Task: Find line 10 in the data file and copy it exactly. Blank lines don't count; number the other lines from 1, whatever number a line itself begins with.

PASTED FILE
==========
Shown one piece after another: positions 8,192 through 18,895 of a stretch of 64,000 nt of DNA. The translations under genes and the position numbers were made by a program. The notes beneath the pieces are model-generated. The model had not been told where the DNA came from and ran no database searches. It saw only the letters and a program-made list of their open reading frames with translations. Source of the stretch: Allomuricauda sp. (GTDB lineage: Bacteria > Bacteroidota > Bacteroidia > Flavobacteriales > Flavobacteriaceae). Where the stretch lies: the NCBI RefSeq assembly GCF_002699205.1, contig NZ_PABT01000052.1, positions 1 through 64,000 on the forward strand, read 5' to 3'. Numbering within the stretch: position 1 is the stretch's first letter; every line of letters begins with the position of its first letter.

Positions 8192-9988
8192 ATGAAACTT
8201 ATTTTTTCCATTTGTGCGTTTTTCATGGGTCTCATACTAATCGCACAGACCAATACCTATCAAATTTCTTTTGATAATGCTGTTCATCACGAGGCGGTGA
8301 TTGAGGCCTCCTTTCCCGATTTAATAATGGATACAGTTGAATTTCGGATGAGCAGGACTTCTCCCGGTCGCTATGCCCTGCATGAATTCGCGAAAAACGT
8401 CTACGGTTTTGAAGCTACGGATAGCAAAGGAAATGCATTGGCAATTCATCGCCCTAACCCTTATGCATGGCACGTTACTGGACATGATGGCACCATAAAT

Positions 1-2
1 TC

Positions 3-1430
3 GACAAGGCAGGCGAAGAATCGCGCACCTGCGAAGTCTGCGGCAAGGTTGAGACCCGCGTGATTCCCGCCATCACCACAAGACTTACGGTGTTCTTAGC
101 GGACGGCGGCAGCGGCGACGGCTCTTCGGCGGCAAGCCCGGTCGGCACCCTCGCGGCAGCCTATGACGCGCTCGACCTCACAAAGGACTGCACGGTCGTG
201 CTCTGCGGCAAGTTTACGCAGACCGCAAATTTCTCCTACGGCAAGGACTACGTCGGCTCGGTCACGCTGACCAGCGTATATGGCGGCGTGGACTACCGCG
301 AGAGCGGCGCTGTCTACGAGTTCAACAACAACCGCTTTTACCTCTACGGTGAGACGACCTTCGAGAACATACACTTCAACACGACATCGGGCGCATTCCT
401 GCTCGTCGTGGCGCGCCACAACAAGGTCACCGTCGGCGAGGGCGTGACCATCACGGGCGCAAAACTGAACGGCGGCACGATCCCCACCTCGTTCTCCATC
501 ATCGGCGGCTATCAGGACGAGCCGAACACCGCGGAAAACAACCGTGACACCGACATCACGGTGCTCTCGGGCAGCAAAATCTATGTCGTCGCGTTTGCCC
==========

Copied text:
3 GACAAGGCAGGCGAAGAATCGCGCACCTGCGAAGTCTGCGGCAAGGTTGAGACCCGCGTGATTCCCGCCATCACCACAAGACTTACGGTGTTCTTAGC